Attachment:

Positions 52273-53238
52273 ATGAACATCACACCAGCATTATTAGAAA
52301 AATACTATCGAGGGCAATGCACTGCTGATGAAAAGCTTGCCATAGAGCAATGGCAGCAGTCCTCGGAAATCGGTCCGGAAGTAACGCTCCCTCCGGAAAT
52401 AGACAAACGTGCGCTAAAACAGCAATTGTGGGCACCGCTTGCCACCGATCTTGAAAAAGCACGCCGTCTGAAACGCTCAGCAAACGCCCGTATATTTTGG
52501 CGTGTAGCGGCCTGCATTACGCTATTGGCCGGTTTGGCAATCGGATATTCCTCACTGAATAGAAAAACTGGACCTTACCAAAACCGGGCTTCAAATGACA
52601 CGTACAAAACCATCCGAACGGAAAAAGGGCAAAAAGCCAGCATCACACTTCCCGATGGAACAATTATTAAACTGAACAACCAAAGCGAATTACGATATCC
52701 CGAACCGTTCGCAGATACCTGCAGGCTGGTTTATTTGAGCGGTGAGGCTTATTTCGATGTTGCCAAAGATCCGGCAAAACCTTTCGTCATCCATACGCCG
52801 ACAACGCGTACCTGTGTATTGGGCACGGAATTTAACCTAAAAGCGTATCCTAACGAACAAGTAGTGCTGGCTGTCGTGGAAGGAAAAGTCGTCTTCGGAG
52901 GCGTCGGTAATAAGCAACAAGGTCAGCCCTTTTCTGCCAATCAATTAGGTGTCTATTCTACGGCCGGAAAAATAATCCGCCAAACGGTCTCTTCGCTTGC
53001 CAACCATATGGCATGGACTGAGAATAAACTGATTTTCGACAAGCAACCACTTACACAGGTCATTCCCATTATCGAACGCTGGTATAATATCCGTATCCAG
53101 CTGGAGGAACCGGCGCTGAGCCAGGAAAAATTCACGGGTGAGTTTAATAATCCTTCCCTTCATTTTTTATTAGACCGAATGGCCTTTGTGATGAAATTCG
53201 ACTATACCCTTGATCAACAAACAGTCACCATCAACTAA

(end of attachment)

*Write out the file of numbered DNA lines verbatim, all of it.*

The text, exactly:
Positions 52273-53238
52273 ATGAACATCACACCAGCATTATTAGAAA
52301 AATACTATCGAGGGCAATGCACTGCTGATGAAAAGCTTGCCATAGAGCAATGGCAGCAGTCCTCGGAAATCGGTCCGGAAGTAACGCTCCCTCCGGAAAT
52401 AGACAAACGTGCGCTAAAACAGCAATTGTGGGCACCGCTTGCCACCGATCTTGAAAAAGCACGCCGTCTGAAACGCTCAGCAAACGCCCGTATATTTTGG
52501 CGTGTAGCGGCCTGCATTACGCTATTGGCCGGTTTGGCAATCGGATATTCCTCACTGAATAGAAAAACTGGACCTTACCAAAACCGGGCTTCAAATGACA
52601 CGTACAAAACCATCCGAACGGAAAAAGGGCAAAAAGCCAGCATCACACTTCCCGATGGAACAATTATTAAACTGAACAACCAAAGCGAATTACGATATCC
52701 CGAACCGTTCGCAGATACCTGCAGGCTGGTTTATTTGAGCGGTGAGGCTTATTTCGATGTTGCCAAAGATCCGGCAAAACCTTTCGTCATCCATACGCCG
52801 ACAACGCGTACCTGTGTATTGGGCACGGAATTTAACCTAAAAGCGTATCCTAACGAACAAGTAGTGCTGGCTGTCGTGGAAGGAAAAGTCGTCTTCGGAG
52901 GCGTCGGTAATAAGCAACAAGGTCAGCCCTTTTCTGCCAATCAATTAGGTGTCTATTCTACGGCCGGAAAAATAATCCGCCAAACGGTCTCTTCGCTTGC
53001 CAACCATATGGCATGGACTGAGAATAAACTGATTTTCGACAAGCAACCACTTACACAGGTCATTCCCATTATCGAACGCTGGTATAATATCCGTATCCAG
53101 CTGGAGGAACCGGCGCTGAGCCAGGAAAAATTCACGGGTGAGTTTAATAATCCTTCCCTTCATTTTTTATTAGACCGAATGGCCTTTGTGATGAAATTCG
53201 ACTATACCCTTGATCAACAAACAGTCACCATCAACTAA